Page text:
15. Cook SH, Fielding JR, Phillips JD. Repeat abdominal computed tomography scans after pediatric blunt abdominal trauma: missed injuries, extra costs, and unnecessary radiation exposure. J Pediatric Surg 2010;45(10):2019-24.

16. Poletti PA, Mirvis SE, Shanmuganathan K, Takada T et al. Blunt abdominal trauma patients: can organ injury be excluded without performing computed tomography? J Trauma 2004;57(5):1072-81.

17. Feliz A, Shultz B, McKenna C, Gaines BA. Diagnostic and therapeutic laparoscopy in pediatric abdominal trauma. J Pediatric Surg 2006; 41(1):72-7.

18. Brown SL, Haas C, Dinchman KH, Elder JS, Spirnak JP. Radiologic evaluation of pediatric blunt renal trauma in patients with microscopic hematuria. World J Surg 2001;25(12):1557-60.

19. Christiano JG, Tummers M, Kennedy A. Clinical significance of isolated intraperitoneal fluid on computed tomography in pediatric blunt abdominal trauma. J Pediatric Surg 2009;44(6):1242-8.

20. Leone Jr RJ, Hammond JS. Nonoperative management of pediatric blunt hepatic trauma. AmSurg 2001;67(2):138.

21. Ameh EA, Chirdan LB, Nmadu PT. Blunt abdominal trauma in children: epidemiology, management, and management problems in a developing country. PediatrSurgInt 2000;16(7):505-9.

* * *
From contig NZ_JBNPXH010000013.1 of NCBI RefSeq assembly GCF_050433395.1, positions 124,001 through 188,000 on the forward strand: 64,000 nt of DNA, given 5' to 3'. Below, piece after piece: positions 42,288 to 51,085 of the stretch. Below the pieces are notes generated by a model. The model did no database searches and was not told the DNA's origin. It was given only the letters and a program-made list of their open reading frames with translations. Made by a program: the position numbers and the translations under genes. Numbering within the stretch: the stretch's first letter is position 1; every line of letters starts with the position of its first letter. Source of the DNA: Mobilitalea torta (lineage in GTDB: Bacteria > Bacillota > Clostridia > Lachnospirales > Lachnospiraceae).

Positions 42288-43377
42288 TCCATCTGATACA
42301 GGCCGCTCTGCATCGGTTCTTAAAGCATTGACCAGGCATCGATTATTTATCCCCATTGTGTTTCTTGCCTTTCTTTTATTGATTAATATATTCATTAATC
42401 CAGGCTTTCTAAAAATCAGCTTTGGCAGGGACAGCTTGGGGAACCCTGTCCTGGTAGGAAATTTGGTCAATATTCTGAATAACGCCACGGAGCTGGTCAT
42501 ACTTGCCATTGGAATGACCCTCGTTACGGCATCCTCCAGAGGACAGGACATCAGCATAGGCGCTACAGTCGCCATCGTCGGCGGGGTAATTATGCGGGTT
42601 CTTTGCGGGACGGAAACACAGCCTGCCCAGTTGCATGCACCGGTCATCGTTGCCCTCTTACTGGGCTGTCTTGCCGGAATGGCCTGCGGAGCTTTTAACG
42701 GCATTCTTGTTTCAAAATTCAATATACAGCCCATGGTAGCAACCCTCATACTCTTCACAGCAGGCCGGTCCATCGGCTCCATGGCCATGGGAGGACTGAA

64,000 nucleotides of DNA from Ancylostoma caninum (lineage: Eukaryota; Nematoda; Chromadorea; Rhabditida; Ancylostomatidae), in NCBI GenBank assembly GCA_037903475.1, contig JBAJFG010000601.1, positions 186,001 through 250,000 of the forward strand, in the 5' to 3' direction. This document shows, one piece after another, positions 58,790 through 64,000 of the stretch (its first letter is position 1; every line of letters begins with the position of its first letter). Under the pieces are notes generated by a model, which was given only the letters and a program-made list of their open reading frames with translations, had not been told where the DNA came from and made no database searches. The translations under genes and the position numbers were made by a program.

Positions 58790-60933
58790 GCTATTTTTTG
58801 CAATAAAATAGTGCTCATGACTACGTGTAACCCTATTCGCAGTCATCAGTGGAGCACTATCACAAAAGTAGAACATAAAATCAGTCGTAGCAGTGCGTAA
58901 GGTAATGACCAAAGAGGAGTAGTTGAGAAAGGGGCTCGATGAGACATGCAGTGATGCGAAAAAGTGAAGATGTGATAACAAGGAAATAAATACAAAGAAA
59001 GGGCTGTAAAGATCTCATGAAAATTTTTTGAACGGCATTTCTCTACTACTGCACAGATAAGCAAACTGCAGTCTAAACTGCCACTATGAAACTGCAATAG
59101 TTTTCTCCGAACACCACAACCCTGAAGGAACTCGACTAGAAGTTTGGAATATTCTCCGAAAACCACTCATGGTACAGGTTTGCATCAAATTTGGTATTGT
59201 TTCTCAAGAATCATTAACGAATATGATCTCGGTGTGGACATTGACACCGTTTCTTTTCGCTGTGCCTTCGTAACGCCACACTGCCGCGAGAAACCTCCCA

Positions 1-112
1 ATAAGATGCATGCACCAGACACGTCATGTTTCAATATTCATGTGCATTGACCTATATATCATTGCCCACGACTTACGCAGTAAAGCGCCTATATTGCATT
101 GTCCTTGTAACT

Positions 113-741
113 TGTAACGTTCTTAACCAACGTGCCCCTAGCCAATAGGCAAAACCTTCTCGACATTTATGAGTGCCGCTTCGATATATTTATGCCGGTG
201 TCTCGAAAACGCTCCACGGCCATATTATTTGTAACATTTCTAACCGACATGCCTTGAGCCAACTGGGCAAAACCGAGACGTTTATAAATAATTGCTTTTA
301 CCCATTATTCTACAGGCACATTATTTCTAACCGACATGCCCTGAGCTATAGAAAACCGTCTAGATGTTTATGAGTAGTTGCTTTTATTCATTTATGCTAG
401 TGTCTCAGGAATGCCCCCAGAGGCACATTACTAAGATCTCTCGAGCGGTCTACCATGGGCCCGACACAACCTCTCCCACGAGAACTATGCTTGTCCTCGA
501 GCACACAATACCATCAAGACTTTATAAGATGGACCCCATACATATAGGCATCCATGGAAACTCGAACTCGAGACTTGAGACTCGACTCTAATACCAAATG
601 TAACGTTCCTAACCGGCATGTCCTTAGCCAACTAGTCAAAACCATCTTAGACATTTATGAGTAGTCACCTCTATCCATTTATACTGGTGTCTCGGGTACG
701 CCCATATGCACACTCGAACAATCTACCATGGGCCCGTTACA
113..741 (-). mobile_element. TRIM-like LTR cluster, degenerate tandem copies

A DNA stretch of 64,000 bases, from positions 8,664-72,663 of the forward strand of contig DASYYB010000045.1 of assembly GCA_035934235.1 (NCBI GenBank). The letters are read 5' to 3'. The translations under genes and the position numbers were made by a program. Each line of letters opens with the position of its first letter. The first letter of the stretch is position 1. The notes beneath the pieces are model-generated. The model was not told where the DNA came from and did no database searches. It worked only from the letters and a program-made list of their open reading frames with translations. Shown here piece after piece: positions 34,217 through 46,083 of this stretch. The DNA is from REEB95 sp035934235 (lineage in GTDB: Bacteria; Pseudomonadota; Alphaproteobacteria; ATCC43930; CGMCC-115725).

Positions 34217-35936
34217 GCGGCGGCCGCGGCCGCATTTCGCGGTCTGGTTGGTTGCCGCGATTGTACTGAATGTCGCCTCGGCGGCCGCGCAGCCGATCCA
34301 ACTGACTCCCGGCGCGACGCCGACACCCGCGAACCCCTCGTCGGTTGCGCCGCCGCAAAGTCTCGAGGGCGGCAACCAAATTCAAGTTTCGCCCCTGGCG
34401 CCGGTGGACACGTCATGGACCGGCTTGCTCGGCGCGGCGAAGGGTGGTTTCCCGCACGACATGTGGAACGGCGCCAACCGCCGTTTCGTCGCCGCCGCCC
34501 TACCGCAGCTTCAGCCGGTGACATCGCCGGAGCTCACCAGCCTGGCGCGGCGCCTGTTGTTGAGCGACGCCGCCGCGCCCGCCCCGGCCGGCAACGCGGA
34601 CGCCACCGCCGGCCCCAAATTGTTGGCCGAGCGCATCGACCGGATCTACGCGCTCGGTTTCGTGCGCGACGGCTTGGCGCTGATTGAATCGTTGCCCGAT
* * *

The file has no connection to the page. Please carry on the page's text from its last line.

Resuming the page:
22. Richards JR, McGahan JP, Pali MJ, Bohnen PA. Sonographic detection of blunt hepatic trauma: hemoperitoneum and parenchymal patterns of injury. J Trauma 1999;47(6):1092.

Table 7- Etiology of patients expired (MOD-multi organ damage)

Horea Gozar MD PhD

Assistant Professor

Chief of Pediatric Surgery Department

Emergency Clinical Hospital Targu-Mures, Romania

 

Sad news disseminated quickly last October through the medical community: Professor Jay Grosfeld has died at age 81. The news had a profound impact upon the pediatric surgery community literally all over the world, as he was considered a giant and a founding father in the field.

Under these circumstances, many journals around the world considered writing an editorial about the work and the life of Dr. Grosfeld. For me was a moral duty to write one. I knew some things about Jay Grosfeld, but I started to search more information about him from papers or interviews and I have to confess that I remained charmed by his life, as well as his personality. It was not a barren work writing this editorial, but a very captivating one.

Every exposure about a great personality presumes some biographical data. Professor Grosfeld was born in New York City in 1935. He graduated from the New York School of Medicine in 1961, and then he started a residency in Surgery in the same city. He continued with a residency in Pediatric Surgery at Ohio State University College of Medicine, Columbus, OH, which he graduated in 1970. During that time, he was a Fellow in the American Cancer Society, Senior Clinical Traineeship. He began his career in Pediatric Surgery and between 1970 and 1972, Jay Grosfeld was an Assistant Professor of Surgery and Pediatrics at New York University. In 1972 he left New York City and followed his medical path in a different city, Indianapolis, IN. Over time, he became Professor and Director of Pediatric Surgery at Indiana University School of Medicine and Surgeon-in-Chief at James Whitcomb Riley Hospital for Children. Dr. Grosfeld was also Professor and Chairman in the Department of Surgery, at Indiana University School of Medicine.